The British military population in India grew rapidly from a few hundred soldiers in the mid-18th century to 18,000 in the Royal and Company armies of 1790. During this time the records of cohabitation and last testaments show that at least a third of all British men in India married an Indian women or left their inheritance to their Anglo-Indian children. There were also many second generation British officers who were born and raised in India, such as Lieutenant-Colonel James Kirkpatrick who was born in Madras in 1764, wore Mughal style clothing, and spoke Tamil as a first language. Left with a strong affinity for the cultural practices of their childhood homeland, many although nominally Christian would adopt local Hindu and Muslim customs such as shunning pork, beef, and even becoming vegetarians. Kirkpatrick would even go on to converting to Islam in order to marry a Sayyida noblewoman named Khair-un-Nissa in 1800, having two children together, and assimilating into the Hyderabadi elite. Other officials such as William Fraser would similarly assimilate themselves into local Indian culture, even patronizing artists and poets such as Ghalib, and going on to have dozens of children with many women, both Hindu and Muslim. Notable children of these unions such as James Skinner, also named Sikandar Sahib, the son of a Scottish Company officer and an Indian noblewoman would go on to serve prominent roles in the Maratha Army and later Bengal Army where he raised his own regiment called Skinner's Horse.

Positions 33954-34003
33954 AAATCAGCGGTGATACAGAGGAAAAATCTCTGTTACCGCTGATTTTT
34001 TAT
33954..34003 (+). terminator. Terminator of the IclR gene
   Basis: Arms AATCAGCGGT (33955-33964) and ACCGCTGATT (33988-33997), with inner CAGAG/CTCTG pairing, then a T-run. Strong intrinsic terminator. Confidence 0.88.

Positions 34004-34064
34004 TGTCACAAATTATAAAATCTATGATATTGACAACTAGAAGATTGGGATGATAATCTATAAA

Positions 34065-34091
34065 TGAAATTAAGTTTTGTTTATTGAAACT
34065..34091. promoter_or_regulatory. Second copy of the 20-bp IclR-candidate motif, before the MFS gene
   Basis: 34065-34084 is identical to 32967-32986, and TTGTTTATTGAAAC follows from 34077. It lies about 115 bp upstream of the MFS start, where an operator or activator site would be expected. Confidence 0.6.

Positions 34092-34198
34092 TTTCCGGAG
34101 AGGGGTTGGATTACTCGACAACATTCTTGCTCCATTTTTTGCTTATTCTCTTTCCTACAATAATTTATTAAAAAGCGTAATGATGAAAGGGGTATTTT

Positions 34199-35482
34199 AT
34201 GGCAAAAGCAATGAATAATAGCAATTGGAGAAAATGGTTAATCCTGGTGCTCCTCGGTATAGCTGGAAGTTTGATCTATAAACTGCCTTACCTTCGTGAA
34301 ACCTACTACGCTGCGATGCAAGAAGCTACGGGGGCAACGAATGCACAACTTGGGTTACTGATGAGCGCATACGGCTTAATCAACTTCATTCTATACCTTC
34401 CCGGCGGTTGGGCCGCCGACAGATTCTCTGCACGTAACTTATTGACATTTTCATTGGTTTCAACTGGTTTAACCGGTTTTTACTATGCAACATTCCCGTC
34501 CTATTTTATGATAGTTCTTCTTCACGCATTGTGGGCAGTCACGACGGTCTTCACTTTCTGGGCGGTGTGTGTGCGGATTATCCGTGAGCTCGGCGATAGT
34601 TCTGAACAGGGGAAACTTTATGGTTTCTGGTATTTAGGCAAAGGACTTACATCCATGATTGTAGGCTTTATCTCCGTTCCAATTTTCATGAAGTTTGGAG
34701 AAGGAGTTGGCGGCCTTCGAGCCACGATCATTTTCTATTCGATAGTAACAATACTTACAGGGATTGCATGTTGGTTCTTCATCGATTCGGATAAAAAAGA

Many children were born to unofficial partnerships: 54% of the children baptised at St. John's, Calcutta between 1767 and 1782 were Anglo-Indian and illegitimate. British women of good social standing were scarce; in 1785 surgeon John Stewart wrote to his brother from Cawnpore: "Many of the women here are mere adventuresses from Milliners shops on Ludgate Hill and some even from Covent Garden and Old Drury [well known areas of prostitution in late 18th century London]. They possess neither sentiment nor education, and are so intoxicated by their sudden elevation, that a sensible man can only regard them with indignation and outrage."